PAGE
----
The Power of "No"

March 13, 2011 - 18:28
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It is not easy to be a contrarian in the United States, with its pioneering spirit and can do culture.  I value contrarians and respect their willingness to resist conformity and put in the work it takes to have original insights and opinions on things.  In my experience, recruiting a contrarian to a project team usually adds value and reduces risk.

One of my favorite contrarians is Jim Camp, the author of “Start with No,” a popular book on negotiation.  Jim’s contrarian approach to negotiating put a new set of tools in my toolkit.  He believes that a negotiator’s job is not to be liked, but to be respected and effective.  He reminds the reader that a person should never enter a negotiation without an agenda and a clear sense of what they want.  He also drives home the message that people often confuse wants with needs.  The person who focuses on their needs and keeps their wants in check has a powerful advantage in a negotiation.

A common thread in the book is the power of “no” and how a good negotiator should welcome hearing it and learn to use it.  Jim is suspicious of a quick “yes,” counseling that it can easily turn into a “no,” often after a substantial investment has been made in the negotiation, which puts pressure on you to give additional concessions to reach a final agreement.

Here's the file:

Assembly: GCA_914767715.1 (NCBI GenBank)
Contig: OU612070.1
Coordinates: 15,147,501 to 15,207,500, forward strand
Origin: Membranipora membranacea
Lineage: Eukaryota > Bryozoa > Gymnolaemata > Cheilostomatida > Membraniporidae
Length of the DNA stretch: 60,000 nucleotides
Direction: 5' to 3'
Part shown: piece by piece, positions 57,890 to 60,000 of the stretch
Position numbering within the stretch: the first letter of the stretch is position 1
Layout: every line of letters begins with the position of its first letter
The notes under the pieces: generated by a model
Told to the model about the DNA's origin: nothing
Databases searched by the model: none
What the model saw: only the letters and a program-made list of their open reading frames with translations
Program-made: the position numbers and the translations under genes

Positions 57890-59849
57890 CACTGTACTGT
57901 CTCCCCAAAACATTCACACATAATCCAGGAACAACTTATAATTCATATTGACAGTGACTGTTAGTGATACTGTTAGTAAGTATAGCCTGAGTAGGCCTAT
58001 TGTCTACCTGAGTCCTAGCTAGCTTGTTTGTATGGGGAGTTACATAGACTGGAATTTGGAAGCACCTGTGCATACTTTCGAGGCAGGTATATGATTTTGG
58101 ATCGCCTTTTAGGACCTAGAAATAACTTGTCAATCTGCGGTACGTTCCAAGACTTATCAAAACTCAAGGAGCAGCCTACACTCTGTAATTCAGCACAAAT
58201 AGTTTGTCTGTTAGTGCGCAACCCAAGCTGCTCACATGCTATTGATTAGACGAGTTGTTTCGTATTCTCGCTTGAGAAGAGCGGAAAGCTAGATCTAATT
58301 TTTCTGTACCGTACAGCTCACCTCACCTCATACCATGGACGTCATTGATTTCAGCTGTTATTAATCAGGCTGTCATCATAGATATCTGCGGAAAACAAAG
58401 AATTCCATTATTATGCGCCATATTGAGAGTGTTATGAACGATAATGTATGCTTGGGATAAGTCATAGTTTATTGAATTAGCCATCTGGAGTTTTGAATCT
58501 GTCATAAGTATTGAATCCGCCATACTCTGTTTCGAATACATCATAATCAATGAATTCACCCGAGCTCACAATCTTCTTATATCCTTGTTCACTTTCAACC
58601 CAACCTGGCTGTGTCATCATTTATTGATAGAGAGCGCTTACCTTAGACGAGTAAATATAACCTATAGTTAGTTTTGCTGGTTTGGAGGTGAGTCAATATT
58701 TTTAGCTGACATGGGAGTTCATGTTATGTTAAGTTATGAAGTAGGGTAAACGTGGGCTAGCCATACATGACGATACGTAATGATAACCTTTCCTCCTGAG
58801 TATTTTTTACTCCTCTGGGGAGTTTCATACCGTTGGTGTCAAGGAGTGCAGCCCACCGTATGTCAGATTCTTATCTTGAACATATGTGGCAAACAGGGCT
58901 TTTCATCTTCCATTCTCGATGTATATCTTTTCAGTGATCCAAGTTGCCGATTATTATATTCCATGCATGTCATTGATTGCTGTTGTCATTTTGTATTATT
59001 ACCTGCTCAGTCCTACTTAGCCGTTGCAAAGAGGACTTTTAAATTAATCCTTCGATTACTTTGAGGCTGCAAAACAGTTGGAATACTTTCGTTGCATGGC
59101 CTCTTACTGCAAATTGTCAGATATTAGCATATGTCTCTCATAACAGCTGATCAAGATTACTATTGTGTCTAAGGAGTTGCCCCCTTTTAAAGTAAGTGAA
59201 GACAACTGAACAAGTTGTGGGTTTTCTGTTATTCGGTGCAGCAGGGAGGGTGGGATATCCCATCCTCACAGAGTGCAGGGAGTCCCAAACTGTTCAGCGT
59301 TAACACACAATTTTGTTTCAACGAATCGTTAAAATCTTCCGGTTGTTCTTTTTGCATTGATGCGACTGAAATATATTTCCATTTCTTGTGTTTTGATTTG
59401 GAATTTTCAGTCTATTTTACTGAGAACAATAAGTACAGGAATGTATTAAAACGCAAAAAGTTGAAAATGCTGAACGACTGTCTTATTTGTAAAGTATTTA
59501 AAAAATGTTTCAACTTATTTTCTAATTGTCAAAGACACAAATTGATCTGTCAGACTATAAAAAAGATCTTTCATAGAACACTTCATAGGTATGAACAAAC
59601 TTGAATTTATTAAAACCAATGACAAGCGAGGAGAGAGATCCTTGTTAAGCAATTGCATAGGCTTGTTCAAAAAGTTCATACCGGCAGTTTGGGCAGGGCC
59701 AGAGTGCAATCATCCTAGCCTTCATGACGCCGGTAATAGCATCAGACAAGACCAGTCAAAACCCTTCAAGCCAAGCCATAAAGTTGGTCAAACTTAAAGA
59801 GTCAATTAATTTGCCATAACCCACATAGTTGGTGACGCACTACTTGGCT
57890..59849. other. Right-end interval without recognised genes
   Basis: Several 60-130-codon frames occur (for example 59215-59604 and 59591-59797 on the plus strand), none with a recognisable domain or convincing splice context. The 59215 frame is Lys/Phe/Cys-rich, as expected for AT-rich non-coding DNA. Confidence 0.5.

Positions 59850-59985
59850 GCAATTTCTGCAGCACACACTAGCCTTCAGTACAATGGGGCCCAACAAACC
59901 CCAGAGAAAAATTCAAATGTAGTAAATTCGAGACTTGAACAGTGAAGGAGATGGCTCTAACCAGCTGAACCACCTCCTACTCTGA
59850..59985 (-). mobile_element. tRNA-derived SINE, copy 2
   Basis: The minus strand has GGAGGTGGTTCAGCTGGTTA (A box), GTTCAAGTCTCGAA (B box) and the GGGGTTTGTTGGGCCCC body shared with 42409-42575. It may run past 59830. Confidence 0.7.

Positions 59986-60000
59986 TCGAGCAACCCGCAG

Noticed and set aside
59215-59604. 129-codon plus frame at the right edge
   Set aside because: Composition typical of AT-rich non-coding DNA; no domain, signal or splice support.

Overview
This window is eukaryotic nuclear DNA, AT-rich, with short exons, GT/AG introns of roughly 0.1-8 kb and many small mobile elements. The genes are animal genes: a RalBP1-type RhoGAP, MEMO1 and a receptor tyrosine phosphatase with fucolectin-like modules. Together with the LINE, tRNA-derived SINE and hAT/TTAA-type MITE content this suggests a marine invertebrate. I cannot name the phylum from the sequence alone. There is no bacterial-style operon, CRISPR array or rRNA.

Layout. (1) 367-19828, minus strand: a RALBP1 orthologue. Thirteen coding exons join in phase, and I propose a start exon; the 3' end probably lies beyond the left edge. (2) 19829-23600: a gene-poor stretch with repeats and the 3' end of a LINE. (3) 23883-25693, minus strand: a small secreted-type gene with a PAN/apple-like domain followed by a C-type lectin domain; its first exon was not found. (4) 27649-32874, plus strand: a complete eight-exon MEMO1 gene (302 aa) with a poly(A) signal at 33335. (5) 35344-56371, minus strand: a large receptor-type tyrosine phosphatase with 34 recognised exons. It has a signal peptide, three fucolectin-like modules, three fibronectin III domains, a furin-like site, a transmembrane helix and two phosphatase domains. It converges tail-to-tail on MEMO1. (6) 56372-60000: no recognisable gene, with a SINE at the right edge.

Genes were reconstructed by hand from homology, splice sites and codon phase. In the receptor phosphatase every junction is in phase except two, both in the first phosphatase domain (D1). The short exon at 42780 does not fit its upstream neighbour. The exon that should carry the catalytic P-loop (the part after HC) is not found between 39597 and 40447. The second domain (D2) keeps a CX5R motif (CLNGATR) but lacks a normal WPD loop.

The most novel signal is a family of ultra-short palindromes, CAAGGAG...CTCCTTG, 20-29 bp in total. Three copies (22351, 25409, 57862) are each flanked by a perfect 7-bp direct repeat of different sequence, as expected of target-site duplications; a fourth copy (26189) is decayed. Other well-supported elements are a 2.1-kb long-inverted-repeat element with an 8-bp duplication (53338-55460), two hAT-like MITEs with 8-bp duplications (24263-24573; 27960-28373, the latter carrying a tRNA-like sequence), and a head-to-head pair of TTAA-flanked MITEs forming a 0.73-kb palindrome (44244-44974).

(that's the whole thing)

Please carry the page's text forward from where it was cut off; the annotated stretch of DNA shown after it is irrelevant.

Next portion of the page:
Jim’s most powerful arguments, however, come when he talks about “maybe.”  He is uncompromising in his belief that “maybe” is always really a “no” and that a negotiator who hopes to turn a “maybe” into a “yes” is engaged in wishful thinking.  The smart negotiator, according to Jim, turns a “maybe” into a “no” and then tries to turn that into a “yes.”   To Jim, “no” is clarifying.  The person who says it realizes that the other party might walk away after hearing it, which makes them think carefully about next steps when they deliver it.  The person who hears it better understands their true position in the negotiation and can carefully consider whether they want to offer additional concessions in order to reach an agreement. 

My friend Mark Mendel at Intellectual Ventures taught me to circle back and  “harvest a clear no” when a negotiation has stalled but not ended.  He also taught me to try to learn as much as possible from the “no” by asking for clear feedback, with the hope that it is actionable. According to Mark, a good negotiator will probe to get the real reason for a “no.”  Even though this may produce a response that is uncomfortable,  knowing the information can often tell you something quite valuable about yourself, your company, or your product that needs to be addressed.  You should not leave this gold in the ground.
 

I would like to acknowledge and thank Michael O’Shaughnessy for reviewing this post and providing helpful comments and edits.

Author: Nick Franano, Founder